Mets reportedly 'seriously considering' Noah Syndergaard trade; will they pull off a deal?

The annual MLB winter meetings take place in Las Vegas this year beginning Dec. 10, and between now and then it feels pretty unlikely we're going to see lots of movement in terms of trades or free agency signings. Foundational work is being done instead and otherwise it's just a bunch of rumors. Like this!

As usual, it could be true both that A) The Mets are talking with six teams about what a possible Noah Syndergaard trade might look like and B) The Mets have zero inclination to actually go through with a Syndergaard trade. 

Buzzwords like "seriously" and "real players" make it seem like Syndergaard could actually be traded, so we'll take a look. 

What feels like the most important thing to remember here is that most reportage from out of Queens was that Brodie Van Wagenen got the general manager job in part because he agreed to not rebuild. Rumors surfaced that former Red Sox general manager Ben Cherington told the Wilpons during his interview process he wanted to rebuild and that was the end of the interview. 

With this in mind, any Syndergaard trade is most likely one that improves the major league roster. The Mets could use help at catcher and in the bullpen. If they are dealing Syndergaard, getting a starter back could be on the table as well. Upgrades are available at several positions (namely right field, until Yoenis Cespedes proves healthy, and third base), too. 

On the Syndergaard end, he's hitting his first season of arbitration. MLB Trade Rumors projects him to make $5.9 million this coming season and he won't hit free agency until after the 2021 season. 

His upside is off the charts. At his best, it could be argued that Syndergaard has the best raw stuff of all time. He can sit 100-101 with his fastball, around 100 with his sinker and 93 with his slider. Yes, a 93-mph slider from a starting pitcher. We saw the best version of "Thor" in his first four starts of 2017. He had a 1.73 ERA with 30 strikeouts and zero walks in 26 innings.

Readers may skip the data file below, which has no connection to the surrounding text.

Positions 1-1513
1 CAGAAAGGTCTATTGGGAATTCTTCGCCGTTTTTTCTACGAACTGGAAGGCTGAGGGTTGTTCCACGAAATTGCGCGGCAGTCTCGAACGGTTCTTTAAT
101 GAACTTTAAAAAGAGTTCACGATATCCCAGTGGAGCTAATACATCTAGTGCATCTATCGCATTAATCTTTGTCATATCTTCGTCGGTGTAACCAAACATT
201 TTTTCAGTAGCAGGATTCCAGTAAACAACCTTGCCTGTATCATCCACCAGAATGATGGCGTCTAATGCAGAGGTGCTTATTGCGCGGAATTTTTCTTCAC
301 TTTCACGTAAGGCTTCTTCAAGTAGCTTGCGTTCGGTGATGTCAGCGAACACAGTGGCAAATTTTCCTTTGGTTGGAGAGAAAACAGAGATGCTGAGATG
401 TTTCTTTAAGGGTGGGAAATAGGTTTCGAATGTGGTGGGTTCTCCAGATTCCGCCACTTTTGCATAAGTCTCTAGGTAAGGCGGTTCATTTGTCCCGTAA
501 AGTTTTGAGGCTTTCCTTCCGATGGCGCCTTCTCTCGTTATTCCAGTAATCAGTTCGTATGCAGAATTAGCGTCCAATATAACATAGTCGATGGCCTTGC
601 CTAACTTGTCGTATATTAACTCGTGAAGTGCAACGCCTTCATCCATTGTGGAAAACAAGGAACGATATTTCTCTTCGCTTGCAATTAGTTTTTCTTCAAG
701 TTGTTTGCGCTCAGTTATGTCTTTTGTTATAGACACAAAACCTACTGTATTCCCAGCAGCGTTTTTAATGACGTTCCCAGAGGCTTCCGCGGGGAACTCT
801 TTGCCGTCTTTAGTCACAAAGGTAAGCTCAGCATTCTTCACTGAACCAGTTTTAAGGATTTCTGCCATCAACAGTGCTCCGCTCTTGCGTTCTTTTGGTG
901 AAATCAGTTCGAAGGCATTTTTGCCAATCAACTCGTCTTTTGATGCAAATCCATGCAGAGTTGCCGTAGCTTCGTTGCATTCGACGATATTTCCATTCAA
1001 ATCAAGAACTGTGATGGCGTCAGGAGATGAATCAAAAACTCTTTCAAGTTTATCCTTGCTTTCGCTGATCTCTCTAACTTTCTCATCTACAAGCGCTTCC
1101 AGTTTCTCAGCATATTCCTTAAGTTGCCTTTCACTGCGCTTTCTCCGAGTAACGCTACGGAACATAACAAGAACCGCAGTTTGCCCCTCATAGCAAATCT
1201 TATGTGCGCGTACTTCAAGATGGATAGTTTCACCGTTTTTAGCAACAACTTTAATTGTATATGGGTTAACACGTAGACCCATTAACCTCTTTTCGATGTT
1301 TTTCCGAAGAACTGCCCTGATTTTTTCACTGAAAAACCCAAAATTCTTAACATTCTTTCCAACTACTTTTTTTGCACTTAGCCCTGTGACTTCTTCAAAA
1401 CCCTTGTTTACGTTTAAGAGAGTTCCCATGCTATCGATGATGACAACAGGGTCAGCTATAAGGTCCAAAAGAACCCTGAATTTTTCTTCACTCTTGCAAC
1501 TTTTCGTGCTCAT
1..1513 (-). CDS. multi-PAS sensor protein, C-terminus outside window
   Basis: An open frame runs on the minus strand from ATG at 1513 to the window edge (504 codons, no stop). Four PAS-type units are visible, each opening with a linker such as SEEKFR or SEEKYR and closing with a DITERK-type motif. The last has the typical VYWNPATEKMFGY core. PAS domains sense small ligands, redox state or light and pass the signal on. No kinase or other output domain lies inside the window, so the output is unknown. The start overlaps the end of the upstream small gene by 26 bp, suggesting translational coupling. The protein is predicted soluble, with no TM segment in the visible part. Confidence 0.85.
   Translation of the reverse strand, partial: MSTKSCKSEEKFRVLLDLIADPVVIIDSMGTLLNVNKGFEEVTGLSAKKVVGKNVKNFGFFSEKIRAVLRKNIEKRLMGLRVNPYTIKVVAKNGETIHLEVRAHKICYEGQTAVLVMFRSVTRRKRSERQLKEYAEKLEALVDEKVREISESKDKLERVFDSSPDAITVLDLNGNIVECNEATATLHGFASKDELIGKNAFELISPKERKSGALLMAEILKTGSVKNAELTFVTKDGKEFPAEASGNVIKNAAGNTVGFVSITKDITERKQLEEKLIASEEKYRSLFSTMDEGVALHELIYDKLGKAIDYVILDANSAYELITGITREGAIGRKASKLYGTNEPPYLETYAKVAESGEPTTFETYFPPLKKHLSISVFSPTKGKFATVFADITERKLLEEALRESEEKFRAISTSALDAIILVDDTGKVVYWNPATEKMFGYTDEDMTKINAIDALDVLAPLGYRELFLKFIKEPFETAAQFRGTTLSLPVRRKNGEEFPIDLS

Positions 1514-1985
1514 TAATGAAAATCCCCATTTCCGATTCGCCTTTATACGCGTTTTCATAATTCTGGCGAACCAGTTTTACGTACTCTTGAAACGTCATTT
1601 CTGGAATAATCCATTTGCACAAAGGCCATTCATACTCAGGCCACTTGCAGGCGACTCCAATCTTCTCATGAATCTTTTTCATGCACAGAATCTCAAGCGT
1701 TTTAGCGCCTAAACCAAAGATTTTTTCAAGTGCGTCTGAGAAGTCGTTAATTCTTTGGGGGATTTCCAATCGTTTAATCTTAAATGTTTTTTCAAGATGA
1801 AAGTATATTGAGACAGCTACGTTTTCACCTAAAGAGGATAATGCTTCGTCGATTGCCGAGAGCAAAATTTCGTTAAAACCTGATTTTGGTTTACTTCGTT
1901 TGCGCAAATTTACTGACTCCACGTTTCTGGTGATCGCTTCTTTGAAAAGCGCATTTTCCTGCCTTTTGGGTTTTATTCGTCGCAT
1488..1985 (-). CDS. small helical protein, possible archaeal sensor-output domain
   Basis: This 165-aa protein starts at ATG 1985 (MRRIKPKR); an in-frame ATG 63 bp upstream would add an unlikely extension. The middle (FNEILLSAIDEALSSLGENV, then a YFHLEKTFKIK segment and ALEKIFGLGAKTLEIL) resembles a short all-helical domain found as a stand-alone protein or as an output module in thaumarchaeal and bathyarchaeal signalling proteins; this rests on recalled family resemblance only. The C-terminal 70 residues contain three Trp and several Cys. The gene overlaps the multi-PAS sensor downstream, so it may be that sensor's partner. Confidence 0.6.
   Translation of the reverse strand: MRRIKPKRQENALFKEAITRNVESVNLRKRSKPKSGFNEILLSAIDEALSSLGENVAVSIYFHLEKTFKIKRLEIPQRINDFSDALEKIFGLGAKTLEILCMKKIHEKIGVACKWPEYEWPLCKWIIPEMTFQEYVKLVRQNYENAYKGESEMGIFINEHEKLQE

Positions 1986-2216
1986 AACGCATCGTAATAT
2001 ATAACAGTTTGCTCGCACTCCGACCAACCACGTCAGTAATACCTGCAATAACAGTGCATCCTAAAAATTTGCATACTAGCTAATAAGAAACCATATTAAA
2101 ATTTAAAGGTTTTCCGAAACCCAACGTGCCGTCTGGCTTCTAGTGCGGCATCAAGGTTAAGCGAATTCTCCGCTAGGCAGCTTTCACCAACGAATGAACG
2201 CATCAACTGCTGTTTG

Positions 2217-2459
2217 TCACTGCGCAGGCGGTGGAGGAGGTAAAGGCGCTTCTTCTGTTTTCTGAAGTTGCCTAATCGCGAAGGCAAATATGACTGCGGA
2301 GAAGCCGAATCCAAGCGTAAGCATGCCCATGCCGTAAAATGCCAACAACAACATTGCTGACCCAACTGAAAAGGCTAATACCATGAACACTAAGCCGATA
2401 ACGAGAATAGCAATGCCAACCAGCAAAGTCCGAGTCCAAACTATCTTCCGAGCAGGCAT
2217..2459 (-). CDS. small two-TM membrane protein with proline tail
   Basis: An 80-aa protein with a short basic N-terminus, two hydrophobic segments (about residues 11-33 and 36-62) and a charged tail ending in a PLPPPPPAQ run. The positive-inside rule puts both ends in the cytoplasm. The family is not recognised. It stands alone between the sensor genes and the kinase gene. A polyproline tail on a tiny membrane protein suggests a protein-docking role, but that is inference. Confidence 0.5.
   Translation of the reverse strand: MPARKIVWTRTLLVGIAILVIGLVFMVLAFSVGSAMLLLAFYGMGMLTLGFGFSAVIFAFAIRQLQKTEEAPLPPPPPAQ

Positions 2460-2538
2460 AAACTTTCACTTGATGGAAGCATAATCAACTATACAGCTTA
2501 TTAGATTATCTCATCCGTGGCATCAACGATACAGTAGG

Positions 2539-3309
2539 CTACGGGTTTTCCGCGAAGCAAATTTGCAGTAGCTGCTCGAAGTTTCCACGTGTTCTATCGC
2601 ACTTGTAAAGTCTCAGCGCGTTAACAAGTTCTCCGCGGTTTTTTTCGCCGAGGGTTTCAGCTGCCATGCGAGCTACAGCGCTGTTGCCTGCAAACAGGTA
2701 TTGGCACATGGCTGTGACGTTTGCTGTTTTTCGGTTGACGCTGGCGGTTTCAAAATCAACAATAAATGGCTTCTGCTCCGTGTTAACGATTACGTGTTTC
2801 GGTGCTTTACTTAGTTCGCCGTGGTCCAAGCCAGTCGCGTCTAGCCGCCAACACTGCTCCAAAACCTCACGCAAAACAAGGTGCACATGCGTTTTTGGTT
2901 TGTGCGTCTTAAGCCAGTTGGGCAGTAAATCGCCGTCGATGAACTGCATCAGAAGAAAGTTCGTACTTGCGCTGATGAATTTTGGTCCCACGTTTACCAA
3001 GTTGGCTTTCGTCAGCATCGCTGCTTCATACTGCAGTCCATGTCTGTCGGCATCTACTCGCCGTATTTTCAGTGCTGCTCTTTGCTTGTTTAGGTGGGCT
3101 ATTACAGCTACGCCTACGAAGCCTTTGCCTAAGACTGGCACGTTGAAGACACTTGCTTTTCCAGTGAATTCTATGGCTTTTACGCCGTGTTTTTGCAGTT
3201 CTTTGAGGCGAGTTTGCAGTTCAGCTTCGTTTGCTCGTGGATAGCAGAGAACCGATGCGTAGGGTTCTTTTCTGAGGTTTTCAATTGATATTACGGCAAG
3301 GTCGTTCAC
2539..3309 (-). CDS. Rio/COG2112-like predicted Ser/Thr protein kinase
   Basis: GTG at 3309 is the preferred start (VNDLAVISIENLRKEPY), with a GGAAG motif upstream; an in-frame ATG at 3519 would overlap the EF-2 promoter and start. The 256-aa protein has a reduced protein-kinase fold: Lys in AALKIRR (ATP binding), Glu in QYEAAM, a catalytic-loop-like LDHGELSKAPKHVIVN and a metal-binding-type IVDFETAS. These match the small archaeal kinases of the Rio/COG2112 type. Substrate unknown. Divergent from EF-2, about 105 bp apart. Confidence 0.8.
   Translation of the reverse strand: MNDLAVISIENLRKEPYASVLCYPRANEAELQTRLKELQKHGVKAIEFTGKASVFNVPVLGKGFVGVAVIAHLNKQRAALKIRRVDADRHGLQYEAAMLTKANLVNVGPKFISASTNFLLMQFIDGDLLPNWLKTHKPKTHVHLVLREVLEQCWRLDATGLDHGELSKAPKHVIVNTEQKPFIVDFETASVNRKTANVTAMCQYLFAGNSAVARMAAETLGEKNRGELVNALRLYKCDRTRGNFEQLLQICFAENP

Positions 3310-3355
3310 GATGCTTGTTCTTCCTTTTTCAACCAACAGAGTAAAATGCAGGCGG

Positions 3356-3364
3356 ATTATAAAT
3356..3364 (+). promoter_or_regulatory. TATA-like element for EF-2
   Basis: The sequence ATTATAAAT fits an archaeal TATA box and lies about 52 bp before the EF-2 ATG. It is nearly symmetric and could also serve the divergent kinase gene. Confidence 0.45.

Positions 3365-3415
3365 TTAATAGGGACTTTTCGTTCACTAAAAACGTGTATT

For his career, Syndergaard is 37-22 with a 2.93 ERA (132 ERA+), 1.13 WHIP and 573 strikeouts in 518 1/3 innings. Last year, he was 13-4 with a 3.03 ERA, 1.21 WHIP and 155 strikeouts in 154 1/3 innings. 

The downside with Syndergaard is the health. He made 30 starts in 2016, just seven in 2017 and 25 last year. With someone who throws so hard, the injury risk certainly seems higher. 

Also, his strikeouts per nine innings rate was 10.3 prior to 2018 and dropped to 9.0 this past season. His velocity was slightly down to 98 on the fastball and sinker and 92.5 on the slider. I don't think this is a red flag necessarily, but it's worth mention. 

The bottom line is that Syndergaard has great value and upside but also carries lots of risk. 

All of this is probably the long way of saying I don't think Syndergaard will be traded. There's a certain point that the team with the player in question -- assuming it wants to contend instead of getting a prospect package in return -- feels it's not getting enough in return while every team in trade discussions would feel like too much is being asked. This is all speculative and I could be wrong, obviously, but my hunch is whatever the Mets want in return, no one is going to give; unless they elect to rebuild, in which case all bets are off. 

CBS Sports Writer

Matt Snyder has been a baseball writer with CBS Sports since 2011. A member of the BBWAA, he's now covered every World Series since 2010. The former Indiana University baseball player now lives on the... Full Bio

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